Using red chalk in a highly detailed manner, Federico Zuccaro depicted Saint Peter's Square in Rome as it appeared in 1603, with the Egyptian obelisk in place at the extreme left and the church dome complete. At the left, the archepiscopal palace adjoins the old facade of Saint Peter's basilica. In the center, the three-story benediction loggia begun by Pope Pius II in 1462 adjoins the loggia painted by Raphael, lightly sketched at the extreme right. The bastion for the papal guard protects the front of the Vatican entrance, and statues of saints Peter and Paul from the 1400s adorn the foot of the staircase.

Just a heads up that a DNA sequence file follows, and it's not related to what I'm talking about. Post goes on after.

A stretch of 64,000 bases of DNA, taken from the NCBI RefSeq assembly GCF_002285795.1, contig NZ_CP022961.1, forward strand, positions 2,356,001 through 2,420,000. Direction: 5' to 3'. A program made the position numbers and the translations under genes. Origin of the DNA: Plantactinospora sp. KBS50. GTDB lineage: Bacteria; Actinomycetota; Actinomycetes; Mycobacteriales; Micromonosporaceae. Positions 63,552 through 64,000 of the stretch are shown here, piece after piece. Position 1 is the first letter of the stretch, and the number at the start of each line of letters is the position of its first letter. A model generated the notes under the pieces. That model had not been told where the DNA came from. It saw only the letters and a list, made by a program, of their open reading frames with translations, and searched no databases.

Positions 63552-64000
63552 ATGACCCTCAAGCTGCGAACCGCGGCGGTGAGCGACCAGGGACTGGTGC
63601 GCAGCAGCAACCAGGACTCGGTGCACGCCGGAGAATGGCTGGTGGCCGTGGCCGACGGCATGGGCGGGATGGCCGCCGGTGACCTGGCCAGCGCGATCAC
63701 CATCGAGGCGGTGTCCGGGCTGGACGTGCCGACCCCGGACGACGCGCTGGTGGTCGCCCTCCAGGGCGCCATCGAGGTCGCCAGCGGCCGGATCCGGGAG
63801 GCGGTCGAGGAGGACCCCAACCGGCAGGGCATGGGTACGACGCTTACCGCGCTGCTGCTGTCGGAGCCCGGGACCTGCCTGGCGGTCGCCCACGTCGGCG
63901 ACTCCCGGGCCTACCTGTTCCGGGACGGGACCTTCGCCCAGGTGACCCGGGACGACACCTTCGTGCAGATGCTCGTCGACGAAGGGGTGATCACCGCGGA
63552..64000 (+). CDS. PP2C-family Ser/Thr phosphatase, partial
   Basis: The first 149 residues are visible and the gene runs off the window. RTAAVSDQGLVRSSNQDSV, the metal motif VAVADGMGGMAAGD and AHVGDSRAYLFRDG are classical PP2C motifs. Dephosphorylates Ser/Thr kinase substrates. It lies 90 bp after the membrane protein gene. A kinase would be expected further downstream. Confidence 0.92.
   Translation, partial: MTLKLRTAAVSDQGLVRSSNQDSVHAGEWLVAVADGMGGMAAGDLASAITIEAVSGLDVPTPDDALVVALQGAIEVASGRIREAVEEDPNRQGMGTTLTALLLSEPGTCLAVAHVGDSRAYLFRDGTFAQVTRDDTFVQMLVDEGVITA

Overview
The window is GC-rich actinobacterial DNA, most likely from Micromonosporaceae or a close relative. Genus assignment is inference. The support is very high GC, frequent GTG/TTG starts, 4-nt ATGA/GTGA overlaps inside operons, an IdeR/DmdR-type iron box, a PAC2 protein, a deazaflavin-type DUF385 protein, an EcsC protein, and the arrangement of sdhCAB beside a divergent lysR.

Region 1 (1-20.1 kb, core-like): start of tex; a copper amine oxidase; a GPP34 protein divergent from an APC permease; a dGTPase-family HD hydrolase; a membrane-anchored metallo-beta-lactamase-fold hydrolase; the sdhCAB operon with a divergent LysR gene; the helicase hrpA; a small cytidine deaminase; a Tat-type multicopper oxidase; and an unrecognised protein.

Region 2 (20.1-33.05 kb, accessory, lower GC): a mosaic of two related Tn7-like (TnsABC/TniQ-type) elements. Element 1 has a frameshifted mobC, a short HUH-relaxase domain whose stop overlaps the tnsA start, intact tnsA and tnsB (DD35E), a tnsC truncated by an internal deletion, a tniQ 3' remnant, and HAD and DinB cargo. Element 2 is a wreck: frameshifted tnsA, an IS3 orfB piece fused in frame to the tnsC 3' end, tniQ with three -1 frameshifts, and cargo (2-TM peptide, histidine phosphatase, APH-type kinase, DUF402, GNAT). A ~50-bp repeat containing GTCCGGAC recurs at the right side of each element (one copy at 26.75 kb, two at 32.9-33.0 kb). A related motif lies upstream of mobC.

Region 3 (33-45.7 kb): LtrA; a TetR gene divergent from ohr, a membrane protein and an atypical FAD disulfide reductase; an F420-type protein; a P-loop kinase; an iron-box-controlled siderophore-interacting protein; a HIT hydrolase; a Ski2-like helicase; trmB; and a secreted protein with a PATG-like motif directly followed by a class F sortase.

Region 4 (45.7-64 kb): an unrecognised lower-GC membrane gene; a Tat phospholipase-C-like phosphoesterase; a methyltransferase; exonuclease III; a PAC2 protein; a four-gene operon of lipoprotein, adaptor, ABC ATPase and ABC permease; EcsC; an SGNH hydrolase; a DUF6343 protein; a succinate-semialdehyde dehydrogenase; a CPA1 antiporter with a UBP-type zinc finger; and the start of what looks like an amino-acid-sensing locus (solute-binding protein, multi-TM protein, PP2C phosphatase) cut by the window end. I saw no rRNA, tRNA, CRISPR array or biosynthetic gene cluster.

On the verso, Zuccaro drew a young boy with great intimacy, using the same medium–black and red chalk–and the same delicacy of touch seen in his other late portrait studies. Zuccaro's use of color was innovative: scholars recognize him as the first Italian of his time to combine black with red chalk, a technique practiced earlier by Hans Holbein.